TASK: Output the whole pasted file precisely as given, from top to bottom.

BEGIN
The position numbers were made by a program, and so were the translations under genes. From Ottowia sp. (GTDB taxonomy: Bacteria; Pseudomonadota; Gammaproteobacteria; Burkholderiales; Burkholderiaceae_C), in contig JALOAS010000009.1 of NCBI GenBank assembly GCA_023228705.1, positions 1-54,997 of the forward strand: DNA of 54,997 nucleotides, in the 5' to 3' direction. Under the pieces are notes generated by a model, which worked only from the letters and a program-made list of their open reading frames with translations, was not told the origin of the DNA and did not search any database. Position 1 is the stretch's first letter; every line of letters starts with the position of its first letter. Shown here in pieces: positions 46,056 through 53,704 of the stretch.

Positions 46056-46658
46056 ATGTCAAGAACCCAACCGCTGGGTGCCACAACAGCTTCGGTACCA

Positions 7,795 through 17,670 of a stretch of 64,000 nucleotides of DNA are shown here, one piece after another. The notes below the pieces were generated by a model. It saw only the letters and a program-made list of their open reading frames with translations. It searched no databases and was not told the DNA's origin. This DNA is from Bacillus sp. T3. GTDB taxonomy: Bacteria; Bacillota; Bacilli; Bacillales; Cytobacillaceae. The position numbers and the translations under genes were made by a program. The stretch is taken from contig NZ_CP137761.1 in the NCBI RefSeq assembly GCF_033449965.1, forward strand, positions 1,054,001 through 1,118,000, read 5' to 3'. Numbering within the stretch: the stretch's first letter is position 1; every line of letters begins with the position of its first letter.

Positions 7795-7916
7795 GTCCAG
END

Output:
The position numbers were made by a program, and so were the translations under genes. From Ottowia sp. (GTDB taxonomy: Bacteria; Pseudomonadota; Gammaproteobacteria; Burkholderiales; Burkholderiaceae_C), in contig JALOAS010000009.1 of NCBI GenBank assembly GCA_023228705.1, positions 1-54,997 of the forward strand: DNA of 54,997 nucleotides, in the 5' to 3' direction. Under the pieces are notes generated by a model, which worked only from the letters and a program-made list of their open reading frames with translations, was not told the origin of the DNA and did not search any database. Position 1 is the stretch's first letter; every line of letters starts with the position of its first letter. Shown here in pieces: positions 46,056 through 53,704 of the stretch.

Positions 46056-46658
46056 ATGTCAAGAACCCAACCGCTGGGTGCCACAACAGCTTCGGTACCA

Positions 7,795 through 17,670 of a stretch of 64,000 nucleotides of DNA are shown here, one piece after another. The notes below the pieces were generated by a model. It saw only the letters and a program-made list of their open reading frames with translations. It searched no databases and was not told the DNA's origin. This DNA is from Bacillus sp. T3. GTDB taxonomy: Bacteria; Bacillota; Bacilli; Bacillales; Cytobacillaceae. The position numbers and the translations under genes were made by a program. The stretch is taken from contig NZ_CP137761.1 in the NCBI RefSeq assembly GCF_033449965.1, forward strand, positions 1,054,001 through 1,118,000, read 5' to 3'. Numbering within the stretch: the stretch's first letter is position 1; every line of letters begins with the position of its first letter.

Positions 7795-7916
7795 GTCCAG